Getting a massage is a good way to boost circulation, so it would be natural to assume it can help varicose veins. But are massages effective for managing or even treating the condition? Are they safe? And which type of massage would work best? Read on to find out.
What can a massage do?
As we mentioned, a massage can boost your blood flow. If done right, it can also help move some of the congested blood up and out of your varicose vein. This can help:
- Relieve pain
- Reduce swelling
- Help surrounding tissues get more oxygen and nutrients
However, a massage is just a remedy. Varicose veins develop when the tiny valves in your veins malfunction. Since they can no longer close properly, your blood starts leaking through them and flowing back into your limbs instead of up toward the heart.
So while massage can help relieve some symptoms, it will not address the faulty valves. For this, you’ll need to seek medical treatment.
What are the dangers of massaging varicose veins?
Massages aren’t strictly dangerous for varicose veins – provided they’re done correctly. As we mentioned in our burst varicose vein article, putting too much pressure on the varicose vein wall (or accidentally piercing it) can result in a dangerous amount of internal or external bleeding.
What’s the best massage for varicose veins?
Every case of varicose veins is different, so you’ll need to determine which massage type is best for you. But generally, lymphatic drainage is often deemed the most helpful. The massage therapists will stimulate the lymph vessels to help them move fluid away from swollen areas, relieving your symptoms.
There is also some research suggesting that myofascial release via acupuncture can help.
But for any type of professional massage, you’ll need to find a massage therapist that’s experienced with working around varicose veins.
How to massage your legs if you have varicose veins?
If you want to massage your legs yourself, you can, provided you follow these steps:
- Use gentle pressure
- Be careful not to massage the varicose veins directly
- Prop your feet up at or above heart level for the best results
- Work from your ankles upward
You can also use some essential oils.
- Lavender essential oil can help reduce pain and inflammation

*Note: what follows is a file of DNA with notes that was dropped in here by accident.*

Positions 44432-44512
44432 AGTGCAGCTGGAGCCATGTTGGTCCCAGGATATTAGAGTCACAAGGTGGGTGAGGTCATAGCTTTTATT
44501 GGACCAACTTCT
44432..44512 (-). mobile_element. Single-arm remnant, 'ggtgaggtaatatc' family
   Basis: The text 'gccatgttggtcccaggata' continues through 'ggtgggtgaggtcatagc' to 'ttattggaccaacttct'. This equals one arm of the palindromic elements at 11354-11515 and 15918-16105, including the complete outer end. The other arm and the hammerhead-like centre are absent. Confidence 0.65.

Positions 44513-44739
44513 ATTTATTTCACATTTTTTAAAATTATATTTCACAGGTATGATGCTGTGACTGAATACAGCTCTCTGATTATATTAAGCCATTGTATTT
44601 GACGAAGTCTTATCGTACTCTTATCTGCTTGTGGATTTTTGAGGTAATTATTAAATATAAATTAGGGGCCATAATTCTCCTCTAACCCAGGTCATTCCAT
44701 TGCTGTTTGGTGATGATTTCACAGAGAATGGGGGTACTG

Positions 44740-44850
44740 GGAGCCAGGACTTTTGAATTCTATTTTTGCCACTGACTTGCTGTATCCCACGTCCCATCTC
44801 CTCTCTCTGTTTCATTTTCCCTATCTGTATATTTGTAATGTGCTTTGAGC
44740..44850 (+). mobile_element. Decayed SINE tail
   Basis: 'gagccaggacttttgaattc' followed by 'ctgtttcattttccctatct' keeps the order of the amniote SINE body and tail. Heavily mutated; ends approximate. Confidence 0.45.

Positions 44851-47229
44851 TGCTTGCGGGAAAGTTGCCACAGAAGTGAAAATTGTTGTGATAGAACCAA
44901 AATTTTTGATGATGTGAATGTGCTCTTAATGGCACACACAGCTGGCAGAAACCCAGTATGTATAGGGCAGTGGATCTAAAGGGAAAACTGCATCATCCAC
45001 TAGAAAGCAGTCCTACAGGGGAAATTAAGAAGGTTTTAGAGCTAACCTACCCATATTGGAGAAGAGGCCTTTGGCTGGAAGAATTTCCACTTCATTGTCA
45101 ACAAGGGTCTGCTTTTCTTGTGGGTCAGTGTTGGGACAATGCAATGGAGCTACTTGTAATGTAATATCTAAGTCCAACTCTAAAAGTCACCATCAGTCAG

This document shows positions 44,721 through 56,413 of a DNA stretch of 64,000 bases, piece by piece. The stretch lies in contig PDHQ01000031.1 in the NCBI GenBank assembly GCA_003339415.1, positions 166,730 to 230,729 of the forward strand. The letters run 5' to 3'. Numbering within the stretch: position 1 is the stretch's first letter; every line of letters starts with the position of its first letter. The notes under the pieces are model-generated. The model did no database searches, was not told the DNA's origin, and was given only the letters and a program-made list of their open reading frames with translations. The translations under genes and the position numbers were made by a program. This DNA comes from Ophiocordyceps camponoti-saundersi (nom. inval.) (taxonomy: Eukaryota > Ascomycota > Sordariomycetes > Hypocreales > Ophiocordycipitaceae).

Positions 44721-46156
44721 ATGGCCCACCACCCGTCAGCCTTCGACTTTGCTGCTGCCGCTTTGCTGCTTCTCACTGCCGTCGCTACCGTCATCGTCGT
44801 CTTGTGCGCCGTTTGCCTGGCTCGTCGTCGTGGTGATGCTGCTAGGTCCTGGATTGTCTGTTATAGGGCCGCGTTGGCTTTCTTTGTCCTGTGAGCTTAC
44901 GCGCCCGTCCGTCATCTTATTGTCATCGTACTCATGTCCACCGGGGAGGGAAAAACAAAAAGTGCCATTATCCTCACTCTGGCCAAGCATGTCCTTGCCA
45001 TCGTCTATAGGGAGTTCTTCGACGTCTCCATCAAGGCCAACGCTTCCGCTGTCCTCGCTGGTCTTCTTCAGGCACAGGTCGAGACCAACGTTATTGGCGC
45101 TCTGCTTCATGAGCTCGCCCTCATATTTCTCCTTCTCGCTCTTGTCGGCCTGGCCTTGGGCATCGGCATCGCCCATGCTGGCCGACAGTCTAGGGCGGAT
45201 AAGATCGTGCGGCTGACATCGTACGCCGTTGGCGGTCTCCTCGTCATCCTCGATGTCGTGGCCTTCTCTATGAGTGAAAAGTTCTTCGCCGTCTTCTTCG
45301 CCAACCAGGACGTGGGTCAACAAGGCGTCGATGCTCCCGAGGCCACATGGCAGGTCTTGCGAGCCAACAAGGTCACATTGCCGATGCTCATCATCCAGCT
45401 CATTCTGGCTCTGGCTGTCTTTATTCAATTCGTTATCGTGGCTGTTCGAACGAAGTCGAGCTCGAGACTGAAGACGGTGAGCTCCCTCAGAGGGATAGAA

- Sea pine oil can help with swelling and oedema
And rosemary oil can further boost your circulation.
Do note, though, you should always test how your skin reacts to these oils beforehand. Apply a few drops on your hand and wait 15 minutes to see if there’s any irritation.
Learn more: Essential Oils for Varicose Veins
Other ways to relieve symptoms
Along with the occasional massage, you should also try the following:
- Wear compression socks. As you can wear these all day, they’ll provide long-lasting symptom relief. They work by stimulating muscle activity to gently push congested blood up toward the heart.
- Do gentle exercise. Yoga, walking, and swimming are great for boosting blood flow without overwhelming your veins. They’re also essential for the long-term health of your other veins.
- Elevate your legs when you can. Your veins have to fight against the pull of gravity when you’re up and about. Propping your feet above heart level for a few minutes a couple of times a day will temporarily take the pressure off and move congested blood out of the varicose vein.
Can you get a massage after varicose veins treatment?
We’d advise waiting 2-3 weeks before getting a massage. We want to ensure your blood flow is steady and doesn’t overwhelm the treated vein. Additionally, sealed varicose veins are harder to spot as the body starts to absorb them. So, there’s more of a risk of pressing on the treated vein.
Seek specialist advice
Varicose veins are a medical issue and can, unfortunately, worsen over time. If you’re starting to feel symptoms of pain, itching, fatigue, and swelling, it’s best to see a specialist.
At The Vein Institute, we specialise in treating varicose leg veins. Contact us at 13 VEINS that’s 13 83467) or request a call back online.